The Soviet initiative to place missiles in Cuba was the result of the Soviet’s perceived strategic imbalance, since the United States had nuclear weapon bases in Turkey, close to the Soviet Union (Nathan, 58). In 1961, US President John F. Kennedy agreed to put 15 nuclear-tipped Jupiter missiles near the Turkish border. While the US military was deemed capable of delivering a first strike on the USSR (launching a nuclear attack before the enemy could do the same), the Soviets had few ballistic missiles deemed capable of reaching the continental US from the USSR at the time. Furthermore, these were considered to be both inaccurate and unreliable (Allison and Zelikow, 92). Therefore, the USSR wanted to solve this problem by placing mid-range missiles in Cuba, thus restoring the strategic balance.

One more crucial reason for the Crisis was Berlin. During the Cold War, Germany was effectively split into two: East Germany (GDR) and West Germany (FRG). The border went straight through Berlin. Soviet leader Nikita Khrushchev believed that by having missiles in Cuba, the Soviet Union could try and strike a deal with the West into relinquishing its control over the western portion of Berlin (Allison and Zelikow, 105).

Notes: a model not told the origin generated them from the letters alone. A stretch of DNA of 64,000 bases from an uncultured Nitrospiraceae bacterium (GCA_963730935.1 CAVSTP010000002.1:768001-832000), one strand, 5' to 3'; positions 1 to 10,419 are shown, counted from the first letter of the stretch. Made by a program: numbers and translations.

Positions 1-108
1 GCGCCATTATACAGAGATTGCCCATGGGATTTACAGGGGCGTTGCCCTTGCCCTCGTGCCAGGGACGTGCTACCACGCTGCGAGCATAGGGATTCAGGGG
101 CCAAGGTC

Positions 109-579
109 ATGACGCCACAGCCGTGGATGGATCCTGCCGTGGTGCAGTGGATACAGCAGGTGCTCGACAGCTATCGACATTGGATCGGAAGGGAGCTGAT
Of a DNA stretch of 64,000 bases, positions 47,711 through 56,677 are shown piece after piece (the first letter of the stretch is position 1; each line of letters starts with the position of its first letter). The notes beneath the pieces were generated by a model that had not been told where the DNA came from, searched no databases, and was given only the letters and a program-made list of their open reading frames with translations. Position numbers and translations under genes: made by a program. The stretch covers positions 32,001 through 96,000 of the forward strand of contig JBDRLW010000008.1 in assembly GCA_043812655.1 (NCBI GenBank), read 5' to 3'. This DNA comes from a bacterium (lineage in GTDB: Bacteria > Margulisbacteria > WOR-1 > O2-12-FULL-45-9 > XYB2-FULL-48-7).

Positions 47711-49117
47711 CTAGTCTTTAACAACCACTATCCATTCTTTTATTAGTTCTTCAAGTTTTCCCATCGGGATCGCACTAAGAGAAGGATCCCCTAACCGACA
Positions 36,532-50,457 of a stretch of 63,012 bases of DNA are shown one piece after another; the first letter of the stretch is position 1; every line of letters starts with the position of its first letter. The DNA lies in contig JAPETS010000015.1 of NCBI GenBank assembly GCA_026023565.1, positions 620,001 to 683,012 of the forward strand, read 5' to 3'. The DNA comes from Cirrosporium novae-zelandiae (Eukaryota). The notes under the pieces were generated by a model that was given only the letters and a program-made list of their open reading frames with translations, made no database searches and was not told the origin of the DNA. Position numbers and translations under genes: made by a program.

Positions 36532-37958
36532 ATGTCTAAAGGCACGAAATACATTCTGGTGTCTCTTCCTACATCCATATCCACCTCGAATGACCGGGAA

In short, some of the key reasons for the Cuban Missile Crisis were:

·      The Cuban Revolution that led communists to take charge of Cuba

·      Political competition between the USA and the Soviet Union.

·      Growing tensions throughout the 1950s, partly driven by the Korean War and the (early days) of the Vietnam War

·      To put pressure on the United States to remove its nuclear arms from Turkey

·      Control over Berlin



Crisis was averted in Cuba and the US did in fact secretly later remove the nuclear-tipped missiles from Turkey (Nathan 134). Fortunately the Cold War didn’t turn into a “hot war.”


Works Cited

Allison, Graham T., and Philip Zelikow. Essence of Decision: Explaining the Cuban Missile Crisis. TPB, 2000.

“Cuban Missile Crisis.”, A&E Television Networks, 8 May 2019,

Nathan, James A. The Cuban Missile Crisis Revisited. St. Martin’s Press, 1992. 


What do you think of the article? Let us know below.

This article was provided by Nicky Quinton of WriteMyEssayOnline.


Editor’s note: That external link is not affiliated in any way with this website. Please see the link herefor more information about external links.

AuthorGeorge Levrier-Jones